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Rugby Australia never came to the table: Murray

Jono Searle/AAP PHOTOS

Cameron Murray admits he was "annoyed" by constant speculation he would jump ship to rugby union as he revealed Wallabies coach Eddie Jones never came to the table with a concrete contract offer.

Murray, who penned a five-year NRL extension with South Sydney on Monday, said he didn't entertain leaving the Rabbitohs despite being frequently linked with a code switch to the game he played as a schoolboy.

Jones repeatedly singled the Souths captain out as a target for Rugby Australia, whose heavily-hyped NRL recruitment raid has only yielded the signature of Sydney Roosters prodigy Joseph Suaalii thus far.

Murray effectively closed the door on a cross-code move earlier this week with his new Souths deal keeping him in league until 2028, a year after the Wallabies host the Rugby World Cup.

"I never heard from rugby union, I never spoke to anyone there," said Murray, who will be 30 by the time his Souths contract expires.

"I'm happy now that my future for the next five years is locked up, I don't have to keep talking about it, to be honest.

"It got a little bit annoying. But on the one hand, it was a little bit flattering to obviously be in the conversation.

"I guess I'm someone who likes to fly under the radar a little bit and not have their name flying around the headlines too much."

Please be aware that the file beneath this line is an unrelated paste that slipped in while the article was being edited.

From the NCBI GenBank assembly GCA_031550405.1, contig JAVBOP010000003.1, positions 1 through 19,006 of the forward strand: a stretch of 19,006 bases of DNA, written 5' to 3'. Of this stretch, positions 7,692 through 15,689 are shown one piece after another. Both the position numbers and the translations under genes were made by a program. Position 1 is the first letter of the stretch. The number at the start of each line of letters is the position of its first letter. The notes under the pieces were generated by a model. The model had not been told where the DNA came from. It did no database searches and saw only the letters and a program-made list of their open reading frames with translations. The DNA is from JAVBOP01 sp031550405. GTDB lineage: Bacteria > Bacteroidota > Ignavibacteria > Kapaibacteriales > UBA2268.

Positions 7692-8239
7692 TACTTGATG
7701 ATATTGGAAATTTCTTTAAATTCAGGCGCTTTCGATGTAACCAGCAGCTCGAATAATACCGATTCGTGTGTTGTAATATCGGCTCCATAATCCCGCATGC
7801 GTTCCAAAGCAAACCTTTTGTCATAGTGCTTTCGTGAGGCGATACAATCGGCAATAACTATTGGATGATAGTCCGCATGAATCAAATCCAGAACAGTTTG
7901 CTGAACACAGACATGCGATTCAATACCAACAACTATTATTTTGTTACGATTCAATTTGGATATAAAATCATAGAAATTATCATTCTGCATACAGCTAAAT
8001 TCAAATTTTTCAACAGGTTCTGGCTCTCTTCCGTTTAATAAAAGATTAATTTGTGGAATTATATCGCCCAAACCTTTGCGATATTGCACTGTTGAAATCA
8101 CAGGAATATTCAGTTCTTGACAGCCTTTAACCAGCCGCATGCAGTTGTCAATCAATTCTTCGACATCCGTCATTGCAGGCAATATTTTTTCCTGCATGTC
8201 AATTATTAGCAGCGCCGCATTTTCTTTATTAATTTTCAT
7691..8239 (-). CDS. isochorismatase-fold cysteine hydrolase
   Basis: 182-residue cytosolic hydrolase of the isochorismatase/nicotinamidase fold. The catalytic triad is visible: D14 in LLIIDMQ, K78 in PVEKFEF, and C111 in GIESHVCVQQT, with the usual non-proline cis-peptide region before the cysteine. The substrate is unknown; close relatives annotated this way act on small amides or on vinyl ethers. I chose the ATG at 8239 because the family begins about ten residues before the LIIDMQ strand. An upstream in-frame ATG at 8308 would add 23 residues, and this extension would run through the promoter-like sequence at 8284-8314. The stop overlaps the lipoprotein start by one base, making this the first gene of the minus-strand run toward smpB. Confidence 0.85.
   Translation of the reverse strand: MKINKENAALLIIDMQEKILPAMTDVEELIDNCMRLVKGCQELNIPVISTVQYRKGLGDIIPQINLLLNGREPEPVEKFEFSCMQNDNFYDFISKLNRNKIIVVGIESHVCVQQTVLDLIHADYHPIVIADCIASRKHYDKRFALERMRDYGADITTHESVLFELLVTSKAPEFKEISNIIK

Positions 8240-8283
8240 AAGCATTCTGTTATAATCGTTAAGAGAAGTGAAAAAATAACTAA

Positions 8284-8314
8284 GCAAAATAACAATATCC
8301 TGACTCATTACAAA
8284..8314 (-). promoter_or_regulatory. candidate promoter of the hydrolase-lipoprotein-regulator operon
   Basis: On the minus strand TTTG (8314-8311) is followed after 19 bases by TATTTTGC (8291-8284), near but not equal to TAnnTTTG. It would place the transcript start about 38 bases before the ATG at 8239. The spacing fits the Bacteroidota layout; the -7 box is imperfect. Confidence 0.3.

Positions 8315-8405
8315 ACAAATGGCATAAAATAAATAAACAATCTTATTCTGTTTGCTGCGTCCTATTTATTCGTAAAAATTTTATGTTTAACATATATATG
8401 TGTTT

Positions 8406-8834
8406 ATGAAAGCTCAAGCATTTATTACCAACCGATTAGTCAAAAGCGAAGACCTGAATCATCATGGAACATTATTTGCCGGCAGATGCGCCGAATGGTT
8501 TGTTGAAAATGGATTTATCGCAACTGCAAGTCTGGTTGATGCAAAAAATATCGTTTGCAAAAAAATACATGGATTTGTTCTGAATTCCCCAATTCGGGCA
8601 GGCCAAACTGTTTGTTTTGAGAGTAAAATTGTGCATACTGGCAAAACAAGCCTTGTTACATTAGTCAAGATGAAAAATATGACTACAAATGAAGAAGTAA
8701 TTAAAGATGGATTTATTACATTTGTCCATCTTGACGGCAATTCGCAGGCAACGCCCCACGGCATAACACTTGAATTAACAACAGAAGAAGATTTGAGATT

Murray will now turn his attention to rescuing South Sydney's ailing finals charge ahead of Friday's meeting with the Sydney Roosters.

The Rabbitohs, who led the competition after 11 rounds, must win to ensure they make the top eight and a victory would also put the knife through the Roosters' finals hopes.

"It's a massive game, we're all looking forward to it. Those are games you want to play in," Murray said.

"You want to test yourself against great opposition and the Roosters have been playing really well and we've obviously got a big rivalry with them.

"We're not thinking about what ifs, we're thinking about playing our best footy - we're not thinking about what happens if we lose, more how good it would it be if we get the result we're hoping for."